How do you deal with potential clients who procrastinate? I've run in to three in a row now with good cases (e.g. wage and labor, immigration, collections, etc) and who I impress with my skill set, reasonable rates, and knowledge base, but then they drag their feet in actually getting their case going.

In the past, I've assumed that these PCs hire another lawyer, settle their dispute, etc, but I run in to these last three PCs all the time and I know they just haven't done anything with their case.

I suppose part of this is human nature -- I see procrastinating clients in estate planning a lot since no one wants to think about death. Part of this is also fear since anything involving lawyers (even if not adversarial) scares some people.


Find A Professional Lawyer When You Are In Trouble - Even You Are Lawyer Yourself

My fellow lawyer approached me today and shared a story.

Casual acquaintance of mine bought some meat & cooked it.  The next night she and her son were eating the left overs when she bit down a piece of metal in the chicken.  The piece was small - smaller than a fingernail. Her tooth was chipped and she had to make an emergency dental appt. In her naivete, she contacted well known chicken company.  The  "really nice guy" has been very helpful and sweet.  She sent him the piece of metal per his request. She also gave several statements and answered all questions.  He was very nice. He sent her a letter and told her that they ran it through their metal detector and it triggered the alarm.  IE, Ergo, Therefore, it would have triggered the alarm before it left the hen house and ie, ergo, therefore, the metal must have come from her house especially since she was eating leftovers.


China Self Defense Rules in Criminal Defense Cases

As a criminal defense lawyer, I often provide consultation on China criminal law rules. I received a consultation on a questions about self-defense. Let's say that Person A has a gun and pursues Person B. Person B gets away and Person turns around. Has Person A done enough to break off the pursuit? Person B comes out and beats up Person A. Who is the aggressor now? What I am wondering is at what point does the aggressor become the victim so that self-defense is a valid response?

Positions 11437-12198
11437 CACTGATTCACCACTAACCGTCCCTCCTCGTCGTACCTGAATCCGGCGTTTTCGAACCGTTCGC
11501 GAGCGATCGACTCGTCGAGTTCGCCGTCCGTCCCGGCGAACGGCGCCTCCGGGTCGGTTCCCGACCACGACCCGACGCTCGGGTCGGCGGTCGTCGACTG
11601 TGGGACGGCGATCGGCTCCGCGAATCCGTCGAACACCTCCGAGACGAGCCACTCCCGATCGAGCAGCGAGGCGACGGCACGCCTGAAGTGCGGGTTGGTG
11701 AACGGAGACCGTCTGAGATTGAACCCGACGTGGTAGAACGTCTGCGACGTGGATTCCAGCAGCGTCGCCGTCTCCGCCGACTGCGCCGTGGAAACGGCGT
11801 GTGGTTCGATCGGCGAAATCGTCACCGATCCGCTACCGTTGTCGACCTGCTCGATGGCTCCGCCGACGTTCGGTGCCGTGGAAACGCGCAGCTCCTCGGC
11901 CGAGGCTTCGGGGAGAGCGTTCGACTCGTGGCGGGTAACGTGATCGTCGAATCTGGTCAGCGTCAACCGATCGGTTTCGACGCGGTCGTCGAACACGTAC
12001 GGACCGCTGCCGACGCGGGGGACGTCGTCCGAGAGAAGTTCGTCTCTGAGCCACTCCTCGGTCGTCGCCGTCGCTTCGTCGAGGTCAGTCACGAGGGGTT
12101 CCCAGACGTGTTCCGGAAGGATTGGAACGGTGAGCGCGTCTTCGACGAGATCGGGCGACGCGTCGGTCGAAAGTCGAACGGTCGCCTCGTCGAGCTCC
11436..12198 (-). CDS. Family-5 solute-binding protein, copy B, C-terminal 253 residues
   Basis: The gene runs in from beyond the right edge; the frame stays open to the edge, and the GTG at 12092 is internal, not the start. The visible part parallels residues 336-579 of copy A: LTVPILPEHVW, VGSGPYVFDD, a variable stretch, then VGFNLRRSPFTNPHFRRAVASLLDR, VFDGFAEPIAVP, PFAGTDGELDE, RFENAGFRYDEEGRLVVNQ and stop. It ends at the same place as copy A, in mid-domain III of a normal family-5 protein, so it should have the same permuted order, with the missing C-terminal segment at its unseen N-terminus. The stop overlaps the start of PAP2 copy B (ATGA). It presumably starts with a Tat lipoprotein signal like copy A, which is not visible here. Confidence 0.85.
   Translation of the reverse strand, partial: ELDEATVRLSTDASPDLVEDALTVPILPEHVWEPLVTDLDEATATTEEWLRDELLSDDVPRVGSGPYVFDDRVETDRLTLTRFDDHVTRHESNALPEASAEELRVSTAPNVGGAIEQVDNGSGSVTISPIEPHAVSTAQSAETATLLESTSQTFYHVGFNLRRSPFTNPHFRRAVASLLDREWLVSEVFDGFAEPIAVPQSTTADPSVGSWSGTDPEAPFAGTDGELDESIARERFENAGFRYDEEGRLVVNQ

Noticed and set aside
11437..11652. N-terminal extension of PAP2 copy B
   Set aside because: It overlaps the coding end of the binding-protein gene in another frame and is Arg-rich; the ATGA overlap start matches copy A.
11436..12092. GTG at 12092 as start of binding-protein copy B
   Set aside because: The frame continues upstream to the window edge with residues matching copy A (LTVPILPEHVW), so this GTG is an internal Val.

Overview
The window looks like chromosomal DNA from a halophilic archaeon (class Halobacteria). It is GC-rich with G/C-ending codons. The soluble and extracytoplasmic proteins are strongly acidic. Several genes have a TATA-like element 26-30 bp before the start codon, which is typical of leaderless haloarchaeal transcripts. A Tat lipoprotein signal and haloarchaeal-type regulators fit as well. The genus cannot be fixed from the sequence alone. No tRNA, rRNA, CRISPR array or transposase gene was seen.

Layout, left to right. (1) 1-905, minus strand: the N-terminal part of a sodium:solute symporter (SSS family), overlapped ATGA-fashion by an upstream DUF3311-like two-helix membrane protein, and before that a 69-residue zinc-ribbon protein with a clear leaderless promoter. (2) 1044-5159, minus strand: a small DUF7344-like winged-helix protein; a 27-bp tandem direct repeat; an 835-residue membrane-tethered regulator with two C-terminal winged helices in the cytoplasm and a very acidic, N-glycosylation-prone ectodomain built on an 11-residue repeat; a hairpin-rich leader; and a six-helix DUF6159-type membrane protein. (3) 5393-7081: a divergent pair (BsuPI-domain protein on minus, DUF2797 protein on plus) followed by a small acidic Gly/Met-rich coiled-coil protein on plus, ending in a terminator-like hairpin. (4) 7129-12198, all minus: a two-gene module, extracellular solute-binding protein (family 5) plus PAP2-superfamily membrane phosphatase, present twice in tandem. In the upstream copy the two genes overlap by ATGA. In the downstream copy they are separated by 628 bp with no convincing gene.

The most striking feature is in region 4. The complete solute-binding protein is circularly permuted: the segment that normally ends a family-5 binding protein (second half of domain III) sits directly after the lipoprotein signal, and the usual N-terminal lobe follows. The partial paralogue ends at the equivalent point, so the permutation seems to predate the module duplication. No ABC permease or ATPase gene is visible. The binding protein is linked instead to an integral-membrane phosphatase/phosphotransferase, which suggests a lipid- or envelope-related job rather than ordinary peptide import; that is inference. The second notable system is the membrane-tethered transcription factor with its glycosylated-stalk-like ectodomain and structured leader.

Below is my answer to above questions.


Res Judicta and Claim Preclusion Under Chinese Law

I received an inquiry from a fellow litigation lawyer here in Shenzhen. A case arising out of a Guangdong was dismissed in district court for failure to state a claim and the decision was upheld on appeal. I am looking into whether there is any avenue possible to file a complaint in a Guangdong court. Any input or ideas?  There may be claims that weren't included in the original complaint.

In my view, I would ask that was the decision dismissed with or without prejudice?  Usually (and it can vary by local rule) if it does not state WITH prejudice it is assumed without and thus no Res Judicta.

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I am a licensed China lawyer. Most clients are foreign nationals and companies. China Lawyer Blog have associates in Beijing, Shanghai, Tianjin, Guangzhou, Suzhou, Nanjing, Qingdao, Fuzhou, Hainan, Hefei, Wuhan, Xian, Changsha, Xiamen and Hangzhou. Learn More

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China Lawyer BLog AuthorPeter Zhu, an experienced China attorney licensed to practice law for more than ten years, the author of this China Lawyer blog, welcomes any enquiry or consultation related to Chinese law.